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    Yeah, I've been able to maintain peace with some neighbors (at the cost of joining one of their wars of which my participation was limited to naval bombardment) and there's no sign of them backstabbing me yet. With the 1upt mechanic, two land-units can hold the primary choke point to my territory as long as I use my navy to help out.
     
  16. Beardy Dan

    Beardy Dan Warlord

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    So these 8 new SP trees, they wouldn't happen to be the religions by any chance?
     
  17. Valkrionn

    Valkrionn The Hamster King

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    It's been cut down to 6 trees, and I won't say. Speculate wildly if you wish, all I'll say is that they are not standard social policies. :p
     
  18. MentatYP

    MentatYP Chieftain

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    One theme I see repeated many times in this thread and elsewhere is what I consider inaccurate use of the term "complex"/"complexity". There were more systems in Civ 4. I believe that to be fact, not opinion--please correct me if I'm wrong. But the way these systems were implemented in Civ 4 what you got wasn't "complex" but rather "complicated". Unless you played all the time you really had to do some mental gymnastics to figure out how to keep each city happy for instance, which translated to micromanagement--complicated and at times tedious, especially in the endgame stage.

    To me, generally for a game to be complex it has to provide the structure to enable various playing styles to achieve a variety of goals, while at the same time not overwhelm players with calculations to the 10th decimal place, except for those exceptions where that's the design goal of the game. Maybe Civ had grown to fill that niche, and with the changes in Civ 5 people who were attracted to the complexity of low-level gaming details now feel shunned. I feel some sympathy for them, but at the same time I believe Civ 5 is a better game for having shed that extra baggage. It still accommodates a variety of playing styles and goals while centralizing a lot of the previously decentralized management, making the management narrower but arguably deeper because of the need to plan ahead instead of flipping a switch every once in a while when you get into a tight spot. In that way it retains a level of complexity but sheds overly complicated mechanics to provide a laser focus approach to civ management.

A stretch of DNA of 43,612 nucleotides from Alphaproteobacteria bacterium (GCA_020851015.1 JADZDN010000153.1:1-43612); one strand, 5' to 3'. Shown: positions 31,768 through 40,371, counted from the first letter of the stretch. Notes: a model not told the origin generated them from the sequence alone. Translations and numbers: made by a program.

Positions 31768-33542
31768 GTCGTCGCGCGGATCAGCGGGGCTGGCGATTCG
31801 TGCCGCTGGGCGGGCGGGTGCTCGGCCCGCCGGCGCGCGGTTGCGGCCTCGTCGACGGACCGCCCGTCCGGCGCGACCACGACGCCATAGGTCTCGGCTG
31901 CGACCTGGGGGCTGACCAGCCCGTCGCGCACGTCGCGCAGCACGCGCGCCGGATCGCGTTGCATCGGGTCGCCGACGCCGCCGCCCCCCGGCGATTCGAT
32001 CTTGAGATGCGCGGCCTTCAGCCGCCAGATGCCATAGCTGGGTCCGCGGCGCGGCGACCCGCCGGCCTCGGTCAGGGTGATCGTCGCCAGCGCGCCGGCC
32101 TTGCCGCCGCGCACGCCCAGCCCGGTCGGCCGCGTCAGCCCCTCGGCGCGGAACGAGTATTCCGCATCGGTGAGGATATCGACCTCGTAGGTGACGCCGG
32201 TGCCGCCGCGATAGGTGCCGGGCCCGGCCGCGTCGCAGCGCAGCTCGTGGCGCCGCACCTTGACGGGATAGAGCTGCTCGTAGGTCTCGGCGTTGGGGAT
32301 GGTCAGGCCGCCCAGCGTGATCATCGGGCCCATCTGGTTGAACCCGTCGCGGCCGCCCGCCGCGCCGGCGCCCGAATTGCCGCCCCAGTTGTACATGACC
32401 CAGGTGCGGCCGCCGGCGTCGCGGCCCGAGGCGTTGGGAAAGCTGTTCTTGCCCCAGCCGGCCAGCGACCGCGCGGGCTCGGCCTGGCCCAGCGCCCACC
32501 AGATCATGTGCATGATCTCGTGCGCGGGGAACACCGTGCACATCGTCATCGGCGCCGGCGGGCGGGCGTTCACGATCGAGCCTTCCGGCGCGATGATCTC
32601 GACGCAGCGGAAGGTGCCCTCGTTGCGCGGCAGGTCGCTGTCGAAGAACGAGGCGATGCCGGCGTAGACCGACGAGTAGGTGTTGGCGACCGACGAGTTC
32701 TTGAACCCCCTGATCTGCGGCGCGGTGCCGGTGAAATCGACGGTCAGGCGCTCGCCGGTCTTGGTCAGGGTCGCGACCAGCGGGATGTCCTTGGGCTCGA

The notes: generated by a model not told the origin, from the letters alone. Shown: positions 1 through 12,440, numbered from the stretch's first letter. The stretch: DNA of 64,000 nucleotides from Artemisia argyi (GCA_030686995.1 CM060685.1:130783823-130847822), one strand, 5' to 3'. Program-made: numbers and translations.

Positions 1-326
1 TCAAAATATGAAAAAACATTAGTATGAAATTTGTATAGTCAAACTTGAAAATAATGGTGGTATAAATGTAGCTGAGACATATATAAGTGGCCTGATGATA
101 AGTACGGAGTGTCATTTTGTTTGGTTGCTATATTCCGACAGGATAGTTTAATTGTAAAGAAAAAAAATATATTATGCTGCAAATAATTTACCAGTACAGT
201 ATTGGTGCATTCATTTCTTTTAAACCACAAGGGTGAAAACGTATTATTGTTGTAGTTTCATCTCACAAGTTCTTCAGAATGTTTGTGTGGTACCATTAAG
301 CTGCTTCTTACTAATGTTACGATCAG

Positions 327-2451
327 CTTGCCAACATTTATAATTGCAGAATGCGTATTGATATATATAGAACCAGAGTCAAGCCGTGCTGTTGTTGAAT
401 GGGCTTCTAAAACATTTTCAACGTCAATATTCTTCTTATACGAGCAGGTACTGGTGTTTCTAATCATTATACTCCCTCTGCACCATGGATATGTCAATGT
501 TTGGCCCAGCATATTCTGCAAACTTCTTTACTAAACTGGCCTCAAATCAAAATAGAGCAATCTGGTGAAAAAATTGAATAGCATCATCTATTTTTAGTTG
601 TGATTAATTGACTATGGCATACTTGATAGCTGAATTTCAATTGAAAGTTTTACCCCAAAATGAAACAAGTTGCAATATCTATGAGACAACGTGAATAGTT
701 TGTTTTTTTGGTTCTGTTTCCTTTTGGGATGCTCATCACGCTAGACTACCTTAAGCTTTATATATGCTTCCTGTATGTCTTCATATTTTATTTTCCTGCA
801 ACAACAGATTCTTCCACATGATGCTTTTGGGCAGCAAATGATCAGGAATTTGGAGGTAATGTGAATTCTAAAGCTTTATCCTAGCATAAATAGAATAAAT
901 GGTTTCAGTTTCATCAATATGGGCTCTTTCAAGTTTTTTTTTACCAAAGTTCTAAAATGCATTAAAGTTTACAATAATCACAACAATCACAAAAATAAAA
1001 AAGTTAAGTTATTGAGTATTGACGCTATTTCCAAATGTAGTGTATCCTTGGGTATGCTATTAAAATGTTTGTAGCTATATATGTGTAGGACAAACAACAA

I'm not trying to disparage those who prefer the Civ 4 philosophy, even though I'm about to phrase a few aspects of it negatively. Personally, after playing 4 versions and 20 years worth of glorified spreadsheet management (albeit very fun at times) I was ready for a change. Civ 5 is a massive change in philosophy (I'll refrain from the overused "paradigm shift"), and one that everybody will need some time to get used to. Having said that, I don't think Civ 5 will ever appeal to the hardcore power-gamer crowd who mainly liked to play Civ 4 at Immortal and tweak every last ounce of performance out of their civs following a pretty formulaic approach that you can't deviate too far from lest you lose. There's a much larger scale mindset with Civ 5, with a long arc and storytelling bent that existed to some extent in previous Civs but got lost in the minutiae of micromanagement. The fact that they've done a lot to alleviate the minutiae doesn't necessarily make this game less complex. It just makes it less complicated.
     
  19. deamon32

    deamon32 Chieftain

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    The OP has got it right, I have been reading about everyone complaining how the economy has been dumbed down due to global happyness and the fact that the gold slider is now gone, but I personally have to agree that those two changes specifically adds a lot more depth to the game and makes it more complex than Civ4.

    I kind of miss not having city health, which would add another layer of strategy but I am fairly happy with what I can do with my money (extra food, culture, extra units, speed up production of buildings and units, etc)
     
  20. RD-BH

    RD-BH Human

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    NOTE:
    ... Just about every online RPG has some mechanism to respec those 'talent trees'.

    SPs in Civ V aren't a choice; they're a 'shot in the dark'.